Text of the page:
It shocked me to find these numbers.
In this time of pandemic and global concern over the spread of coronavirus, the extremely high numbers of residents and staff who have been infected with the virus at two Kei-Ai Nursing Homes (formerly Keiro Skilled Nursing Facilities) are alarming, to say the least. This is a serious problem and a threat to the Japanese American community, whose only remaining culturally sensitive Nikkei nursing homes in the nation are these two facilities.
Just a reminder to those who may not be aware of the history of the facilities, Keiro senior facilities were nonprofit prior to the sale in February 2016, and they became private when they were sold to a for-profit corporation, Pacifica Companies.
According to the L.A. County Department of Public Health’s updated postings of the cumulative number of infected cases in the Los Angeles area nursing homes, Kei-Ai South Bay (71 occupancy) had 61 cases of residents who tested positive, 42 staff with positive outcome and 18 COVID-related deaths. Although not at the same rate of increase as it was in March and April of this year, the number of infected individuals has continued to rise over the recent months.
Kei-Ai Los Angeles (286 occupancy) had 99 residents and 59 staff with positive results and 22 deaths. The numbers are staggering with a vast majority of the residents having tested positive at Kei-Ai SB and close to 160 cases of residents and staff having had the virus at Kei-Ai L.A. Furthermore, the Department of Public Health’s announcement shows that Kei-Ai LA has been designated as a COVID-19 facility. (http://publichealth.lacounty.gov/acd/nCorona2019/COVID19Facilities.htm).
As of today, neither the operator (Aspen) nor the owner (Pacifica) of the facility has provided information on the COVID-19 designation to the residents, their families, health care providers or the community. According to earlier articles written by Rafu Shimpo, Aspen is closely following the Center for Disease Control (CDC) guidelines.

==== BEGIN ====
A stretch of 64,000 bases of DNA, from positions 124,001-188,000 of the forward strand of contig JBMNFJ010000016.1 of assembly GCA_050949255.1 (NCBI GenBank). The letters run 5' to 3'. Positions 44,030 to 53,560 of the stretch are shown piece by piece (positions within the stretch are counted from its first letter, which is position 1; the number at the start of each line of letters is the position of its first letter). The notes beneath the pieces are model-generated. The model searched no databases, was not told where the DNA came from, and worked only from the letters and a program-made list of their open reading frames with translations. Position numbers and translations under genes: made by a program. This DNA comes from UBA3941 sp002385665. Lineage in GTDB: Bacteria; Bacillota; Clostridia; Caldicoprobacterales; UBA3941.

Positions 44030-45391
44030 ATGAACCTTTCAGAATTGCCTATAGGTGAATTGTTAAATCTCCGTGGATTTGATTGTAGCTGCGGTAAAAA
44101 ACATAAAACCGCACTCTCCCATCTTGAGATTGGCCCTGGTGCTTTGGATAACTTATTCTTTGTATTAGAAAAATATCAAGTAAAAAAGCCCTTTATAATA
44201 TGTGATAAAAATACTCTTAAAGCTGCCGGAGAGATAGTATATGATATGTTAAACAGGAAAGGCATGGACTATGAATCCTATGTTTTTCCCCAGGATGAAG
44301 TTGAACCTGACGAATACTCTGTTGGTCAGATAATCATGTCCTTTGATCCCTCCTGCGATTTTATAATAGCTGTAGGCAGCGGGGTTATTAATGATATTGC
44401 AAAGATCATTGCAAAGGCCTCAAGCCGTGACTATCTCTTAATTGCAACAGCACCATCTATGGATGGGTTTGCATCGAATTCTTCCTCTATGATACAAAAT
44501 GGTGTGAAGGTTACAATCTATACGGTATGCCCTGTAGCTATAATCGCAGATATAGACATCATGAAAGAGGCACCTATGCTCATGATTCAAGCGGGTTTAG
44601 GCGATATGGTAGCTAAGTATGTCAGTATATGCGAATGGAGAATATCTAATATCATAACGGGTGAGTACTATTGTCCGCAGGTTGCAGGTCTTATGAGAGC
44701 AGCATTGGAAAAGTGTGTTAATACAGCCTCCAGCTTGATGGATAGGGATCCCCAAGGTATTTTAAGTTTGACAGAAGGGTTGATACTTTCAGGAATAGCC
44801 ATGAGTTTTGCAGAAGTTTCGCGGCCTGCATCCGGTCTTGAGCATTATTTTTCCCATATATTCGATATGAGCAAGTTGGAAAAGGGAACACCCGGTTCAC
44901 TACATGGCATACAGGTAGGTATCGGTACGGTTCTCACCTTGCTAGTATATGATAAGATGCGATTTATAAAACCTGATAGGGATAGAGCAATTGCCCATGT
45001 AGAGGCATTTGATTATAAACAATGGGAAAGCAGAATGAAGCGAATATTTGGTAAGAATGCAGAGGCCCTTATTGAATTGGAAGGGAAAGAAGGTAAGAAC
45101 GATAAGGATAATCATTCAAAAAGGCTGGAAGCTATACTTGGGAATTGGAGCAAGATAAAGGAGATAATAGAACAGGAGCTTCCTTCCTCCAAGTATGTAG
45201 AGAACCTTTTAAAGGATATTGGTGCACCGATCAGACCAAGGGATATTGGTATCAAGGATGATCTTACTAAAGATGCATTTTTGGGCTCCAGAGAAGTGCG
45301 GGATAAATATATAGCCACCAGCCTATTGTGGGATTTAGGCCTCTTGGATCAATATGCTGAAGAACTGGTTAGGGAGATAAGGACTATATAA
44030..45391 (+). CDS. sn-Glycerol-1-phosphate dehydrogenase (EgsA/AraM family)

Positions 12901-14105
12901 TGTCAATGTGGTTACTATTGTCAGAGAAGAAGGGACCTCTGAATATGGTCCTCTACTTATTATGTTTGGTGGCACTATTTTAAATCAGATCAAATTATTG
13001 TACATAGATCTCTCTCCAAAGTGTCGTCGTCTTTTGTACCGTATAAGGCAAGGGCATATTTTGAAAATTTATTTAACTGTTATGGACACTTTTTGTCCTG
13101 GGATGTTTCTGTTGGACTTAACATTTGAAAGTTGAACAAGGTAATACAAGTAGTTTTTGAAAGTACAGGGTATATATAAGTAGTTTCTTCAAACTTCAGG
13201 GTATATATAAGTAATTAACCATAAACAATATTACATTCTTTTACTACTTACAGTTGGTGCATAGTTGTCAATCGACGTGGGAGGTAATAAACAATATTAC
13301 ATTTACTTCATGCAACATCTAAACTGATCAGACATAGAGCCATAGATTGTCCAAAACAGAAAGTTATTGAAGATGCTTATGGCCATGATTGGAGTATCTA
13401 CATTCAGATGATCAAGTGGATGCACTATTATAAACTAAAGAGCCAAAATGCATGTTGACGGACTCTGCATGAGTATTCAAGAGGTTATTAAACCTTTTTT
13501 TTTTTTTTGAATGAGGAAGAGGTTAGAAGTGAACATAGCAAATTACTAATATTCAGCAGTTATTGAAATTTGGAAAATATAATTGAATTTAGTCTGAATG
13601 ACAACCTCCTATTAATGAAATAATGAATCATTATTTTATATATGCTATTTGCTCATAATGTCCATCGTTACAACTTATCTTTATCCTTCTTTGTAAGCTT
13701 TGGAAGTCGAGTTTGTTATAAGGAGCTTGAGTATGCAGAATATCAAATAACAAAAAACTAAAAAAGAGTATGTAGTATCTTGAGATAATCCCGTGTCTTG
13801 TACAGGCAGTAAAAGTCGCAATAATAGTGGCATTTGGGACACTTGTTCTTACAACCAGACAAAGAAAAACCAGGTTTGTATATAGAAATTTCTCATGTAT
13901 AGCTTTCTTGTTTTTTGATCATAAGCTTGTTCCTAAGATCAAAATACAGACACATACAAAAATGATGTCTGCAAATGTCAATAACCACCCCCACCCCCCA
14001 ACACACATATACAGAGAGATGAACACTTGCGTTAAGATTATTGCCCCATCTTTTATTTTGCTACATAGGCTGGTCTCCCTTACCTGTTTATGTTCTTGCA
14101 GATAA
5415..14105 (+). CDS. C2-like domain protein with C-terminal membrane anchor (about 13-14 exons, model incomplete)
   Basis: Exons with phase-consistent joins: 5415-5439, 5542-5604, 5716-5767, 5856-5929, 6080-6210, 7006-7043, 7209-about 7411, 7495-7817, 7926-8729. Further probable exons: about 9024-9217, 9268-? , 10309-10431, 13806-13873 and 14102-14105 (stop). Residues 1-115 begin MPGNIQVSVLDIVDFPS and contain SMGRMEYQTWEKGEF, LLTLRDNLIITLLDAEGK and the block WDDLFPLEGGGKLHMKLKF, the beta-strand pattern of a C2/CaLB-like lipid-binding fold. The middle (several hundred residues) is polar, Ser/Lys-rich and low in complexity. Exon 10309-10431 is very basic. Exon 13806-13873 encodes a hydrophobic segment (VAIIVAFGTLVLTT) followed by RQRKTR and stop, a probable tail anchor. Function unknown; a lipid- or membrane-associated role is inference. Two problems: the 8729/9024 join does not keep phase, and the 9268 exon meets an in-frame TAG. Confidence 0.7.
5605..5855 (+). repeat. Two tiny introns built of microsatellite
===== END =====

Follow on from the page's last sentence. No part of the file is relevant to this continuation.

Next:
A designated COVID-19 facility takes in patients from hospital ICUs where they were cared for and no longer show severe symptoms. It means that the facility has allotted a separate section that isolates, quarantines, and medically treats those with mild COVID symptoms. It also means that staff working in the COVID section must be trained, wear protective gear, and provide extra services to those in the special unit. In addition, they must make some structural changes and test the patients regularly.
While this entails increased cost, the facility operator receives a hefty COVID-19 bonus in reimbursement from government as well as private insurances. Which means that for every Medicare patient in the COVID section, the operator receives anywhere from $700-$1,300 per day for additional care, and for each Medi-Cal patient, the reimbursement is close to $250 per day.
This arrangement serves the operator and the owner of the facility well and it relieves the hospitals of their overload. They can argue that they are doing their best to serve the community during the pandemic. However, this arrangement is at the cost of suffering and deaths to the residents and the desperation of family members who experience distress and helplessness in seeing the county’s postings of rising COVID cases at Kei-Ai nursing homes.
The Keiro sale was based on conditions stipulated by the California attorney general. The 13 conditions were to last for five years, or until February 2021, and the Attorney General’s Office is to enforce the conditions. One of the conditions is for the buyer to participate in both the Medicare and Medi-Cal programs and to maintain the same types and levels of care that were provided prior to the sale.
The designation of Kei-Ai L.A. as a COVID-19 facility and Kei-Ai South Bay’s acceptance of short-term post hospitalization cases have changed the types and levels of care at these facilities. Patients who were transferred from hospitals have changed the facilities to highly risky places. As a result, morbidity and mortality of residents in the facility are higher than prior to the sale. These changes are violating the AG’s condition to maintain the pre-sale levels of care for at least five years. Moreover, they threaten the lives of the Japanese American seniors.
The COVID-19 designation of Kei-Ai L.A. must be voided to prevent any more spread of the virus and loss of lives. Notification to residents, families, staff, providers and the Japanese American community of major changes in the operation of the facilities is a must in order for the Nikkei community to continue to entrust the facilities to take care of our elders.
Keiko Ikeda, Ph.D. is a psychologist in private practice for the past 40 years in Los Angeles. She is also the vice president of Koreisha Senior Care & Advocacy. Opinions expressed are not necessarily those of The Rafu Shimpo.